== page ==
It was all for naught, however; sure, Stevenson dropped Shavers yet again to start the eighth round, but with a combination of heart, grit, and good old-fashioned fistic dynamite, Earnie Shavers landed another nuclear weapons-grade uppercut in the same spot as the one had landed a round prior, managing in the process to break the jaw of Teofilo Stevenson. There was no getting up from that one, and referee Arthur Mercante reached the count of ten to put an end to a fight that would have been Fight of the Year if it hadn’t come in the same year as two of the most legendary fights of the most talked-about fighter of all time, including that eight-round classic in Zaire.
Fact remained, though, even in defeat, Teofilo Stevenson had shown he could be entertaining, and by looking vulnerable for the first time, it may very well have opened doors for guys not ducking him. All of this was faint comfort to a man who was on the soup diet for the entire summer of 1974 with his jaw wired shut.
January 17, 1975: Teofilo Stevenson KO2 Jose Roman
All the threads of the story in seem to tie together, don’t they? Jose Roman was the guy George Foreman smacked around when Stevenson wanted a shot at him in 1973. Not only that, but this was the same Jose Roman who fought a winless Puerto Rican fighter twice…remember Jose Rondon? Roman fought him twice…and decisioned him over ten rounds twice.
It’s not a good sign when you’ve got two decision wins over a winless opponent whom your opponent beat into pudding in his pro debut at age 18. It suggests a certain…inability to intimidate, let’s say, like being cursed with the dick of a five-year-old boy at a porn audition.
Well, in this game of cock fencing, Teofilo Stevenson was somewhere in between Long Dong Silver and a dildo the size of a baseball bat with which he cockslapped Jose Roman over two rounds and five knockdowns.
Groucho Marx once said that “any fool can tell a dirty joke and get a laugh.” This fight was a laugher.
July 19, 1975: George Foreman KO4 Teofilo Stevenson
George Foreman was, in the prime timeline, out of boxing for over a year after that clobbering he took at the hands of Muhammad Ali in Kinshasa in October of 1974. This time around, however, he was persuaded by the big bucks of Don King to make his comeback fight against an up-and-coming Cuban with a big punch and a questionable chin.
Foreman knew what his fight plan needed to be. Everything that didn’t work against Ali would work just fine against the guy whose fight plan throughout his own career had been “throw big punches and hope like hell the other guy falls down.”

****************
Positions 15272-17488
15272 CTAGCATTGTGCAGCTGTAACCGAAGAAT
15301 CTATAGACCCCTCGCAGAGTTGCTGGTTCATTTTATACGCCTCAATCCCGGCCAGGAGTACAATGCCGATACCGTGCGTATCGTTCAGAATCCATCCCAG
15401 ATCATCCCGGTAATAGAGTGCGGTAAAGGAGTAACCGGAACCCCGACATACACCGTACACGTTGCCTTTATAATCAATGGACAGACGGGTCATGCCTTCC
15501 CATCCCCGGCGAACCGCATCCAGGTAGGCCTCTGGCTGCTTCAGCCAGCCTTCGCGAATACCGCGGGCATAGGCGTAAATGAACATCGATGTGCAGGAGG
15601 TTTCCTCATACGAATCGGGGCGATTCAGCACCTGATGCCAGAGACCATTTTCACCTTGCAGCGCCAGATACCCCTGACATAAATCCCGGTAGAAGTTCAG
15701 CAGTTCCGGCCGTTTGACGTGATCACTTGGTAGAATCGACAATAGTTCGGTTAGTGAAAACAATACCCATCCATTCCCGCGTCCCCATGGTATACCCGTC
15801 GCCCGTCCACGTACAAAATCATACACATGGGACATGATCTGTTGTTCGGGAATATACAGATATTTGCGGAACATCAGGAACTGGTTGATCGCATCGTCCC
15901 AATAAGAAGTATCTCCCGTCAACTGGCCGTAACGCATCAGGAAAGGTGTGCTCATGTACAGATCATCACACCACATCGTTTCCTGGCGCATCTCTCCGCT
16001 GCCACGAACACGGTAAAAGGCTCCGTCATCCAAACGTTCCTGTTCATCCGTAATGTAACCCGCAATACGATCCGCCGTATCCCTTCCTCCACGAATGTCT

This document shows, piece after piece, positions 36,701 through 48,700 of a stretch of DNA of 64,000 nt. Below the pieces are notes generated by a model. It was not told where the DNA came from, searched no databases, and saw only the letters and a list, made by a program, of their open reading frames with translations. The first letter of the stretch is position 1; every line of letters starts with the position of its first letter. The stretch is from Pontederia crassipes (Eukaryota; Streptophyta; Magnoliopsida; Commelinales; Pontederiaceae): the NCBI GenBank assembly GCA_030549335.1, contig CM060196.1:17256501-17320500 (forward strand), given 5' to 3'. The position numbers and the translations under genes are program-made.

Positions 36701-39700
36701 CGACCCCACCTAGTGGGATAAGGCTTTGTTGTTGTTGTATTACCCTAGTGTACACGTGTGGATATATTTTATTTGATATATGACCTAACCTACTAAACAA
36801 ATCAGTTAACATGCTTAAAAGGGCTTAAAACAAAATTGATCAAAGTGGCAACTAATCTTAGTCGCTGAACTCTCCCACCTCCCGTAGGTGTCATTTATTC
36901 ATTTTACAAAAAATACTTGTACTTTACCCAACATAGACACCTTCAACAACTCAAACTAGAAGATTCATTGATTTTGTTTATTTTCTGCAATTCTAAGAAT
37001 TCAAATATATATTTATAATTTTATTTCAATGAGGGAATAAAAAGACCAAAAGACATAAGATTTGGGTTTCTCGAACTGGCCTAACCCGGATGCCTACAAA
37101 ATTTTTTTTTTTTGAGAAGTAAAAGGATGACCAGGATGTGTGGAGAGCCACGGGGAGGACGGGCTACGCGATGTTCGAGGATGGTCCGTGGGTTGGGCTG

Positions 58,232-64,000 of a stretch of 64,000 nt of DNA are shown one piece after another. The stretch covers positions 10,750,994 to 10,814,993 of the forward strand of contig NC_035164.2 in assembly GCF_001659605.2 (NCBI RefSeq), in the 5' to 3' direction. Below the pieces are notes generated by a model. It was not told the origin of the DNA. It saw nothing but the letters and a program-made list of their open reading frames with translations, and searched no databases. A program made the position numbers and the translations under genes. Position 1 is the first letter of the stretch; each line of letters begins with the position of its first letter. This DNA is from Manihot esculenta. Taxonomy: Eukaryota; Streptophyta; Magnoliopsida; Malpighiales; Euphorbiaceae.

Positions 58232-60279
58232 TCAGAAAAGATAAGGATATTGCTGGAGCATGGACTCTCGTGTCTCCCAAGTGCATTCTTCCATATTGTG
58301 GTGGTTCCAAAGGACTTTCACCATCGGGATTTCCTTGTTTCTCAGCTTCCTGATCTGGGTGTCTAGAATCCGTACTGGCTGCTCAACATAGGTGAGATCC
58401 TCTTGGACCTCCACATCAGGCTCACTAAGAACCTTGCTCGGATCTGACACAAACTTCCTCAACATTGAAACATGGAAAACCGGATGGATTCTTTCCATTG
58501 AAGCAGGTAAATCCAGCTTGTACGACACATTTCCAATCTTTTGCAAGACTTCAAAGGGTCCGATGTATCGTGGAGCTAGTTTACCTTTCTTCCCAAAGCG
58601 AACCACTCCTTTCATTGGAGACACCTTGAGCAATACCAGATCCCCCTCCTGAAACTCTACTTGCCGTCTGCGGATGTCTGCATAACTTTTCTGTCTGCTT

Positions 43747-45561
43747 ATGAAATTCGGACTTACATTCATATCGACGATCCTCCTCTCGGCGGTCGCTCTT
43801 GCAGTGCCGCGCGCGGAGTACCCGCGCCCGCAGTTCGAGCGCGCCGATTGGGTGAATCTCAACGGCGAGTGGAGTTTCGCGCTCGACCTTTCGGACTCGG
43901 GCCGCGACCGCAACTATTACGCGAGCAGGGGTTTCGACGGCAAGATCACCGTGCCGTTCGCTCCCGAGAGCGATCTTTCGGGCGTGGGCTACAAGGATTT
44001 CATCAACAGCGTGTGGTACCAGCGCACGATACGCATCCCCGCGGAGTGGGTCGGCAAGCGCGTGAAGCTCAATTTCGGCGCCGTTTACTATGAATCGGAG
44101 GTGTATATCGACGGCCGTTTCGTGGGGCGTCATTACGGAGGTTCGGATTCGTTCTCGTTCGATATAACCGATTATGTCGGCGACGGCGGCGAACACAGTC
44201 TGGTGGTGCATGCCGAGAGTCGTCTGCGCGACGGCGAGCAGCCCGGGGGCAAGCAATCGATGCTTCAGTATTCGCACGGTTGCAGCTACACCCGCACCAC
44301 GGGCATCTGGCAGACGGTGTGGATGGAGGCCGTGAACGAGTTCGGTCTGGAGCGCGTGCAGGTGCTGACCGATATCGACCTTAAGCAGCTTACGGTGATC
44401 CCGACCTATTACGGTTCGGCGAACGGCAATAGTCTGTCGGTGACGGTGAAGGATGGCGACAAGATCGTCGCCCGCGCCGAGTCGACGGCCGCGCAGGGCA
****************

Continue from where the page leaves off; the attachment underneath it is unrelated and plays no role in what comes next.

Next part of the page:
Foreman was a smart guy, smarter than his dumb-muscle reputation in the Seventies ever gave him credit for; he spent the first three rounds playing rope-a-dope, going outright Mega Man in learning the techniques of his opponents (though unlike the video game character in question, Foreman didn’t need to beat Ali to steal his power.)
Stevenson, frustrated and increasingly determined to impose his will no matter what, started getting wide, leaving himself open coming in…and in round four, Foreman went from turtle to mamba, striking with a counter right hand that made an audible crack like a nutcracker getting after a lobster claw. Lightning strikes twice sometimes…and so, apparently, do broken jaws. Foreman may have been the guy who went on to a life as a grilled-food pitchman; Stevenson looked like he was set to do his commercials for Campbell’s Chicken Noodle after he had his jaw wired shut again.
February 20, 1976: Muhammad Ali KO5 Teofilo Stevenson
Muhammad Ali had just gotten through with Joe Frazier in the Thrilla in Manila in October 1975. He needed something of a breather fight, and a guy who was coming off two broken jaws in three fights, a guy who was proving to be a bit less than ideally adaptable to strategy, a guy who had the name but was very much beatable…that’s who Ali fought next.
The result was the same in the end. Stevenson came after the champ; the champ went rope-a-dope, and Ali was a hell of a lot better at it than George Foreman was, the difference between a basketball player who’s been shooting 3-pointers since he was in the eighth-grader rec league at the Y vs. an NBA big man who introduces a 3-point shot out of nowhere and only worked on it in the gym for a month. Sure, plenty of NBA bigs can learn to shoot from long range, but there’s a reason Steph Curry and Ray Allen have their reputations.
Point of the matter is that Stevenson got knocked out again. At least this time his jaw didn’t break. If he was eating soup this time around, it was only as a dip for a sandwich.
In the midst of all this, it’s easy to forget that Teofilo Stevenson turned 24 only a month after the Ali fight, but Stevenson had lost some of his taste for the sport during his struggles. Stevenson would retire…but like George Foreman, it’s not in a fighter’s mindset to leave something on the table when he can still find the eye of the tiger. So…
What, you thought we were going to miss out on the chance to get Teofilo Stevenson in against Mike Tyson? As if…like, totally, for surrrre.
You want ’80s? You got ’80s. Next week, same Zack Morris time, same Zack Morris channel. It’s gonna be totally radical.
Fox Doucette covers Friday Night Fights for The Boxing Tribune and writes the weekly What If alternate-history series for this publication. This was only supposed to be a one-parter, but when it started making threatening gestures at 3,000 words, well…